Choral Caffeine: Strengthening Choral Tone, Part 2
Date: August 29, 2012
The matter of choral tone has probably been a topic of discussion in studios and rehearsal halls for longer than any of us cares to ponder. So we continue from last week’s “Choral Caffeine” with another point of view; in this case from Leanne Freeman-Miller’s article “The Vocal Edge” (Kansas ACDA Choral Range), in which she discussed the pedagogical views of Richard Miller:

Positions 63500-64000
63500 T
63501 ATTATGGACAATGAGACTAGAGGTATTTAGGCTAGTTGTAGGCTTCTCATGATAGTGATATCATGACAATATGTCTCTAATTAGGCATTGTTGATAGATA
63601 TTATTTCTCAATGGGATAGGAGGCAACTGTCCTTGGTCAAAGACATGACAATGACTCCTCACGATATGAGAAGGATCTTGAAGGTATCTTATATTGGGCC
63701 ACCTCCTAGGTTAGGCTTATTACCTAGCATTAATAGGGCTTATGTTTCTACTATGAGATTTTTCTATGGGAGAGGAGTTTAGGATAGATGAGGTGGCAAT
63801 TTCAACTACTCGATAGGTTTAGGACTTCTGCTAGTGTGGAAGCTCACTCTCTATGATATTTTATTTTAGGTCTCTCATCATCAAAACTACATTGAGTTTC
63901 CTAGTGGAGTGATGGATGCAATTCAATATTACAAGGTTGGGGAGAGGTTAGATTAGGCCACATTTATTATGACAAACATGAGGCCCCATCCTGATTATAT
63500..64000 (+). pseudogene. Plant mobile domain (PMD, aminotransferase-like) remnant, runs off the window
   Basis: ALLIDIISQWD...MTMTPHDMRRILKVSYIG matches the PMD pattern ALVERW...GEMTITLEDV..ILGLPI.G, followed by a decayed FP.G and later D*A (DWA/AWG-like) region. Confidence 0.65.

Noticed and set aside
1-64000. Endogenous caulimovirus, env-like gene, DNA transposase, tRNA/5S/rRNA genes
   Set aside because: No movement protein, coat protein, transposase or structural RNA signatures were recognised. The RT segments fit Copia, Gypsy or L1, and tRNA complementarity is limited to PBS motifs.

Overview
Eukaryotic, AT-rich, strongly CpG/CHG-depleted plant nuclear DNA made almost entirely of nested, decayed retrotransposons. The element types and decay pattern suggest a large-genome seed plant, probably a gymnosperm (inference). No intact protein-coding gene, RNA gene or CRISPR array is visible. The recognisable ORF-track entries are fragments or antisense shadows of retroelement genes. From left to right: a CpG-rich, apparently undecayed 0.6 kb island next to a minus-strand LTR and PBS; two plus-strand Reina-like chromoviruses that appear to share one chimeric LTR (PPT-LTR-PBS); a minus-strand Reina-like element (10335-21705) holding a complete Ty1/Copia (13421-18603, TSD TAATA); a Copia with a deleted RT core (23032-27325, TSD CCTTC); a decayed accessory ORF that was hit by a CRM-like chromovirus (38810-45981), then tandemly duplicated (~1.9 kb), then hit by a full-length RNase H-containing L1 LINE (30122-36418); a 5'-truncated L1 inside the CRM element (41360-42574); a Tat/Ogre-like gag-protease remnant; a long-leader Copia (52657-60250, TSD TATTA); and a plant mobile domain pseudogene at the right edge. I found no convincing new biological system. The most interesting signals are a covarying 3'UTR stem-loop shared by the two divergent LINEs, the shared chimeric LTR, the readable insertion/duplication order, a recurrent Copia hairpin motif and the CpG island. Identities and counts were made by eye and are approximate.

Singers should aim for simplicity in vocal pedagogy, concentrating on what the body does naturally instead of what we invent. Basic sounds should be natural, not distorted or manipulated. Miller is opposed to the glottal onset and utilizes fricative consonants (h, sh, th, f…) in vocal warm-ups. He stresses that one must remain in the inspiratory position during singing, neither pushing out nor pulling in the abdominals. The ideal mouth position is flexible, with the vowel, range and loudness of tone determining the shape of the mouth. The larynx should be stable and slightly descended. In singing, one should constantly raise the “zygomatic arch” (upper cheekbones) to assist with resonance, vibrancy and pitch. The position of the tongue should be in contact with the lower front teeth. Vowels should never lose integrity. Over-modifying them should be avoid ed. The [i] vowel provides the most space in the pharynx, while the [u] provides the least.
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